Farmington Recipes of 1879

By Muriel Bristol (Transcriber) | October 7, 2020

The Farmington News, whose circulation included West Milton and Milton at any rate, published the following five recipes in its weekly issue of Friday, June 20, 1879. The cook was not credited.

CORN MUFFINS – Three cupfuls of corn meal, one cupful flour, one egg, one-half cupful of sugar, two teaspoonfuls of cream tartar and one of soda; add a piece of butter, size of an English walnut, and enough milk to moisten. Bake quickly.

Lemon juice, at double the cream of tartar amount, is regarded as a substitute for cream of tartar. For example, four teaspoons of lemon juice might be substituted for the two tablespoons of cream of tartar mentioned here.

Reference sources describe English walnuts as having a slightly oval shape and measuring 1½–2″ in diameter.

A “quick” oven temperature would be about 375-400º Fahrenheit. Modern recipes suggest 400º for the first ten minutes, followed by 375º for an additional ten to fifteen minutes or so. (Until a toothpick comes out clean).

SCOTCH SHORTBREAD – Rub together into a stiff short paste two pounds flour, one pound of butter and six ounces loaf sugar, make it into square cakes, about a half inch thick, pinch them all along the edge at the top; over the whole surface of the cakes sprinkle some white comfits; put the cakes on tins so as to touch each other on their edges, and bake in a slow oven.

Strictly speaking, Scotch is a drink, as in Scotch Whisky (uisge beatha), and Scottish would be the descriptive adjective attached to shortbread.

Loaf sugar was merely refined sugar that had been formed into a conical loaf in a mold. A comfit is a confection consisting of dried fruits, nuts, seeds or spices coated with sugar.

A “slow” oven temperature would be about 300º Fahrenheit. Modern recipes suggest 325º for 20-25 minutes. (Until the surface is lightly browned).

PICKLED CAULIFLOWER – Tear off the leaves from a head of cauliflower and cut the head apart at every stalk. Put the pieces into strong brine and let them stand twenty-four hours. Boil two ounces of mixed spices in a quart of cider vinegar; drain the cauliflower, put in jars and pour on the vinegar boiling hot. When cold, cover, and put away two weeks before using.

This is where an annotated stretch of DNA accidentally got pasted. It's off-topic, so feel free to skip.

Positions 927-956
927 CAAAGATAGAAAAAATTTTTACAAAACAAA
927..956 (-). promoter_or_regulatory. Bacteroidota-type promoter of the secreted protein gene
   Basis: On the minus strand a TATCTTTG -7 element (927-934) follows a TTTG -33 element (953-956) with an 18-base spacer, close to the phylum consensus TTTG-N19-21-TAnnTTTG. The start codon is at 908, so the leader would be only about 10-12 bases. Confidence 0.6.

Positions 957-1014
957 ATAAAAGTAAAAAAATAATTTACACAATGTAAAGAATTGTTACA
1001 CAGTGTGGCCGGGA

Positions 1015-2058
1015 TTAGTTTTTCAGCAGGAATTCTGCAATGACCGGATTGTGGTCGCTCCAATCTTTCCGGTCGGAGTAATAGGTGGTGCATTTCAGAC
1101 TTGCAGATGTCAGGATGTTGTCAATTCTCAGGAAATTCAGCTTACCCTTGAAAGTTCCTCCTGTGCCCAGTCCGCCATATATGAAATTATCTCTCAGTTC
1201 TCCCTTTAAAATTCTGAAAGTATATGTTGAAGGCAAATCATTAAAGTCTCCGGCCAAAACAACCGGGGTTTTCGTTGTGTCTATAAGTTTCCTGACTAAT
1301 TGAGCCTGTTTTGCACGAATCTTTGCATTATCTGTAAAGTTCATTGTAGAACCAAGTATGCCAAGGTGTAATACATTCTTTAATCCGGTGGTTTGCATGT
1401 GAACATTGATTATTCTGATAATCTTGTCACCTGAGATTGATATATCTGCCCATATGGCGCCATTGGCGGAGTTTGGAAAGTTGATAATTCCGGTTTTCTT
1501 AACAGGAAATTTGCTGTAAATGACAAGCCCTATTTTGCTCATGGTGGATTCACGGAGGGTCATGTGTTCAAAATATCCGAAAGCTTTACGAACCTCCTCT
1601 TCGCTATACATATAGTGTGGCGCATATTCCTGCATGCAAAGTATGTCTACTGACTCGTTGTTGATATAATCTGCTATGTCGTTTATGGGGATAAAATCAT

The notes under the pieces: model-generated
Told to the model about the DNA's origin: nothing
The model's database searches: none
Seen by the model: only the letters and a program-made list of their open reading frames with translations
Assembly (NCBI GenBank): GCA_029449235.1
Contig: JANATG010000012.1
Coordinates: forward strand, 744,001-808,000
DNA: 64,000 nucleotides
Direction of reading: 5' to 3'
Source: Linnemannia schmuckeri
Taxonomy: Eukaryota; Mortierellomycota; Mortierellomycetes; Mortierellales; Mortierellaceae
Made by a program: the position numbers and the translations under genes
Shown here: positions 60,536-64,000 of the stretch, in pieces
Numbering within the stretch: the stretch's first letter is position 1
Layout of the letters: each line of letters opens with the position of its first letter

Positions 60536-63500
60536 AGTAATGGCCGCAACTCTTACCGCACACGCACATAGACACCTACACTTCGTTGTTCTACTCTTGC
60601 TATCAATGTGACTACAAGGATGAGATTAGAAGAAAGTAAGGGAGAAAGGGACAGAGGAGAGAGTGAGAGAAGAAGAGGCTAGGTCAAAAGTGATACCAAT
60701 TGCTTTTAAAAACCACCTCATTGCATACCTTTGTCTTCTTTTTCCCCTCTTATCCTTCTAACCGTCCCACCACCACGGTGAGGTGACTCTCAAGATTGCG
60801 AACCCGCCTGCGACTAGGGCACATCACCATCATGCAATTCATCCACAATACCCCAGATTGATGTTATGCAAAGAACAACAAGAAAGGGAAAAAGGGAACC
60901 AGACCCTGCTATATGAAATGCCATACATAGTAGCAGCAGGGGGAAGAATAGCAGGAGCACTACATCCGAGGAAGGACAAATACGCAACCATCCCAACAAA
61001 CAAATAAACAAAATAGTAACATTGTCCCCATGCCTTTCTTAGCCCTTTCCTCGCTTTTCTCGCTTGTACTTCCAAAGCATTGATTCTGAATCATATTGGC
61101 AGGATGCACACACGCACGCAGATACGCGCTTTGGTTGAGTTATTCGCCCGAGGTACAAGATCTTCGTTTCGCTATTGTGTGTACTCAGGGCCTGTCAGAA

One modern recipe suggests teaspoons of coriander seeds and mustard seeds, and a ½ teaspoon of cumin seeds, for the mixed spices. Another suggests a spicier mix of jalapeño or habanero pepper, garlic, and lime juice.

The result might be preserved long-term through canning or bottling. Alternatively, the pickled cauliflower mix should steep for a couple of days in a refrigerator, and be eaten up from there within two weeks. Some suggest the addition of a few other vegetables, chosen for a pleasing mix of colors.

PICCALILLI – Soak a peck of green tomatoes for twenty-four hours in salt water. Chop them up quite fine, adding three or four green peppers, chopped, after removing the seed; mix them with a teacup of white mustard seed. Scald enough good vinegar to cover them, spicing it with pepper, cloves and allspice in a thin bag. Pour the vinegar upon the tomatoes. Tie up the mouth of the jar in which it is put away.

My father is quite fond of piccalilli as a condiment, although he uses “store-bought” piccalilli. This version might be canned or bottled, but its final step implies that it was expected to be used up quite quickly. I believe that is called “refrigerator canning,” i.e., it is expected to be used in the near future, rather than to sit on a shelf for an extended time.

A peck of tomatoes would be a quarter-bushel (or eight quarts) of them. That is the makings of a lot of piccalilli, unless one is an aficionado such as my father. One might reasonably halve or even quarter the amounts given.

CURRY OF COLD MEAT – Cut thin slices of cold roast beef into rather small pieces; slice thinly and fry an onion in about two tablespoonfuls of butter until nicely browned; then pour in as much good broth as required for the gravy; add a little salt and a tablespoonful of curry powder; let boil up and add the beef; stir constantly for ten minutes; make a border or wall of boiled rice around a dish and pour the meat and gravy in the center.

The beef broth might be thickened with a tablespoon of flour. Some modern recipes include also a small amount – say a ½ cup – of tomato sauce, or to substitute noodles for the rice. Others add in also small amounts of cloves, garlic, cinnamon, ginger, and red pepper.


Food. (2020). Oven Temperature. Retrieved from

Author: Muriel Bristol

"Lady drinking tea"

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